• Rapid breathing
• Fever
• Little to no urination
• Delirium or unconsciousness (in serious cases)

Tips to Stay Safe
The easiest way to prevent dehydration is to ensure you are consistently taking in fluids throughout the day, even if you don’t feel thirsty.  While the recommended daily intake varies depending on age, climate, and physical activity level, workers should aim to drink about one cup of fluids every 15 to 20 minutes to replace what is being lost.

Here are some other helpful tips to help you maintain good hydration:
• Avoid caffeine and sugary drinks. These are diuretics and will increase urine output, which can cause greater dehydration.
• Come prepared for the conditions. If you’re anticipating high temperatures, humidity, heavy PPE, and difficult work, come prepared with plenty of hydrating fluids.
• Wear breathable, light-colored clothing. This allows sweat to evaporate and keep your body temperature low.  If your clothes become saturated with sweat, change into dry ones as soon as possible.
• Eat plenty of fruits and vegetables. These are great sources of electrolytes and fluids.  Opt for fruits with high water content, like melon, pear, pineapple, and grapefruit.  Bananas are high in potassium and are perfect for quickly refueling.
• Monitor your urine. If you’re properly hydrated, you should have clear to light yellow urine.  Dark indicates dehydration and you should increase your fluid intake immediately.

If you or a co-worker exhibits signs of dehydration, call for medical assistance immediately and move to a cool place.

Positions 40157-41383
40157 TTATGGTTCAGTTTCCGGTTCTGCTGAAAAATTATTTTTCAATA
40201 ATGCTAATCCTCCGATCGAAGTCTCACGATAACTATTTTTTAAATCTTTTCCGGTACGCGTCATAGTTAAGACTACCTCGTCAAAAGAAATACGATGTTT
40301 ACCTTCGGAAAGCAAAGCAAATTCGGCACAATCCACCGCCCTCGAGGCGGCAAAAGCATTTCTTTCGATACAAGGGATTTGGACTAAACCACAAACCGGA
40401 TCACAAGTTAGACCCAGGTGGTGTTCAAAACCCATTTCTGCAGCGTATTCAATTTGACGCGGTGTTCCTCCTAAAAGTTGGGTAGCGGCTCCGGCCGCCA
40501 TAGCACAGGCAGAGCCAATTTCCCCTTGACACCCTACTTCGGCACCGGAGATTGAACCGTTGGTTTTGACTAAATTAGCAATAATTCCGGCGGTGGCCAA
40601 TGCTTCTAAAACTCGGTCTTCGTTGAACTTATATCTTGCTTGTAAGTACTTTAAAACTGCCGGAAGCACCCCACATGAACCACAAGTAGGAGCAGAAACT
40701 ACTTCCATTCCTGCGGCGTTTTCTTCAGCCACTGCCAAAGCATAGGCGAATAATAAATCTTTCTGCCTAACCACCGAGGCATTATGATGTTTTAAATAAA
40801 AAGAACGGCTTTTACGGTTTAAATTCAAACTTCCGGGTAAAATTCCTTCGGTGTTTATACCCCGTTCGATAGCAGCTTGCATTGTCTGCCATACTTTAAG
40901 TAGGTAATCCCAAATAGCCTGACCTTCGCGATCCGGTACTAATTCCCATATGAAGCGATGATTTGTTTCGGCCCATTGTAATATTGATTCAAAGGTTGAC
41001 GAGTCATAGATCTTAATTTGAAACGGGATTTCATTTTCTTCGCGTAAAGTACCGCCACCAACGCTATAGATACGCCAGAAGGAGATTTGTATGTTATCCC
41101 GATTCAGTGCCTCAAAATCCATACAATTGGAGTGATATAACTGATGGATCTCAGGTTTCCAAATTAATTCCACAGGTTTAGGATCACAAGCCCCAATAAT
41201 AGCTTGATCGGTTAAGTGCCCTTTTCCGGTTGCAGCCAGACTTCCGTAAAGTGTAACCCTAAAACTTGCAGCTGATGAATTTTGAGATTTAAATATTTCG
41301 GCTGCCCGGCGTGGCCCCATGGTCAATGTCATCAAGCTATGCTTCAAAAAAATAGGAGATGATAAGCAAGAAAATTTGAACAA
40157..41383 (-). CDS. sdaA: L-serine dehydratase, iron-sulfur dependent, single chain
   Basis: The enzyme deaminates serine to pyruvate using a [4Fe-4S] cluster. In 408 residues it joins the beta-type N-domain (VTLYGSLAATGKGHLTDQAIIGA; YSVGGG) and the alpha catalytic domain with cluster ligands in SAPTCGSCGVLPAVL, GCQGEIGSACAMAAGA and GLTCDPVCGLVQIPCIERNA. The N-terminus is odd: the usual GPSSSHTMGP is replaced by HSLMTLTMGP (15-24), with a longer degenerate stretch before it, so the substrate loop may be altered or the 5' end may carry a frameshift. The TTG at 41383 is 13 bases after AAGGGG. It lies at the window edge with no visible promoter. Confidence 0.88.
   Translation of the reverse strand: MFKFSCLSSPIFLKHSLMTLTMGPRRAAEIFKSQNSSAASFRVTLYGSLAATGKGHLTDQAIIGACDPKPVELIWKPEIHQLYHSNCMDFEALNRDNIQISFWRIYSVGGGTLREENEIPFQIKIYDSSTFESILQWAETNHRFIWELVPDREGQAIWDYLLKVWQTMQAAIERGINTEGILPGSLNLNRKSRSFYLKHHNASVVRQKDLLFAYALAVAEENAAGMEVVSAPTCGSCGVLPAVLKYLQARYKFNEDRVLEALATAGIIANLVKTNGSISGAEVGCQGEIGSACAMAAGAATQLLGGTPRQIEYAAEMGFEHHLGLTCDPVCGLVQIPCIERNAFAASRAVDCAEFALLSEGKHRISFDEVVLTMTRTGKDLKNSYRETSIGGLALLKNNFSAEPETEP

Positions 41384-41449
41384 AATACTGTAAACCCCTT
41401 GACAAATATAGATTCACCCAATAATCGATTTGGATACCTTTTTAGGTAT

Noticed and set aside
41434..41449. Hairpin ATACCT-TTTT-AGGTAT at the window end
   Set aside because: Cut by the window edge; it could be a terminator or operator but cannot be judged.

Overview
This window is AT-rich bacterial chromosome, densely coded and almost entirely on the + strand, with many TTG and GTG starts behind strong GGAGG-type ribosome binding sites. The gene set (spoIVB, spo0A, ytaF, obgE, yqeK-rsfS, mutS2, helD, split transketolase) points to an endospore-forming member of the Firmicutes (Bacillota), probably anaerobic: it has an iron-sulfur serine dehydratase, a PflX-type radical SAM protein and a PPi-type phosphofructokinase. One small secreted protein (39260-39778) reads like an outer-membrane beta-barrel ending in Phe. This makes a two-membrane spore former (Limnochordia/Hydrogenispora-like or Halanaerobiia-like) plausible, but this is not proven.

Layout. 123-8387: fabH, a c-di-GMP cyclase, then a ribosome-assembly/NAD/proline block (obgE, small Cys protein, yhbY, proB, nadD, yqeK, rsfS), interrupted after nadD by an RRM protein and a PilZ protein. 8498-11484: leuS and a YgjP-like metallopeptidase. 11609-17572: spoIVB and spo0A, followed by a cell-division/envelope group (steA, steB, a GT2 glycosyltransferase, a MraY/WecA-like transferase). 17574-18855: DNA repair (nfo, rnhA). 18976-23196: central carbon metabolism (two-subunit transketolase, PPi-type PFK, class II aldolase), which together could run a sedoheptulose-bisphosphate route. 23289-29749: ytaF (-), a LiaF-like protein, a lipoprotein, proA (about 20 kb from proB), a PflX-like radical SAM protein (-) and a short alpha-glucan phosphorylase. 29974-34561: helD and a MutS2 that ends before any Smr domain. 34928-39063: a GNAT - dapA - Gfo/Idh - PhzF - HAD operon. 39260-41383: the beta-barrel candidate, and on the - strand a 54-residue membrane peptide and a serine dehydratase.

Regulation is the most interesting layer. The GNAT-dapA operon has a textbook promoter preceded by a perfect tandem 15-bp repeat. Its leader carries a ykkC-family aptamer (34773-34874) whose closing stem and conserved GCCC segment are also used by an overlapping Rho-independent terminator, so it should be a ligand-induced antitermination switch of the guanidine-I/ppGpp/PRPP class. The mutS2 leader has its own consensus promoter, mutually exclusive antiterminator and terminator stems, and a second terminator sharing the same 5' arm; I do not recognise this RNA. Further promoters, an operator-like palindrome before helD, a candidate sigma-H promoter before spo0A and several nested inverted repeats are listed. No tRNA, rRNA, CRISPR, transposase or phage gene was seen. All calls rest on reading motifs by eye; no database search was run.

How Employers Can Help
Employers must provide and maintain a safe working environment for all employees.  And that includes taking steps to prevent dehydration.  Moreover, numerous studies show that hydration levels have a strong effect on workplace productivity. A one percent drop in hydration is enough to cause a 12 percent drop in productivity.  At three to four percent dehydration, productivity plunges by an astounding 25-50 percent.

With that in mind, here are some tips employers can follow to promote proper hydration in the workplace:
• Provide hydration education. Teach workers to recognize the signs and symptoms of dehydration and how to combat it. Reinforce the message with ongoing training and visual reminders, like posters.
• Keep fluids accessible and available. Making drinks easily accessible encourages employees to stay on top of hydration.
• Offer employee incentives. Reusable water bottles or hydration packs may encourage employees to keep fluids with them at all times and remind them to drink regularly.
• Choose the right PPE. Ensure all protective gear is breathable to allow sweat to evaporate and help workers remain cool.
• Use the buddy system. In addition to a manager looking out for employees, they can keep an eye on each other.
• Have an emergency plan. A plan makes it simple and efficient to get first aid or medical treatment for affected workers.  Ensure everyone knows his or her role to avoid confusion in an emergency situation.

The best way to ensure you’re functioning at your best is to get to know your body and to listen to it. Pay attention to signs that you may be getting dehydrated and make sure you’re taking in fluids at regular intervals throughout the day.  Your health and well-being truly depend on it.

Article provided by Sqwincher and Safeopedia.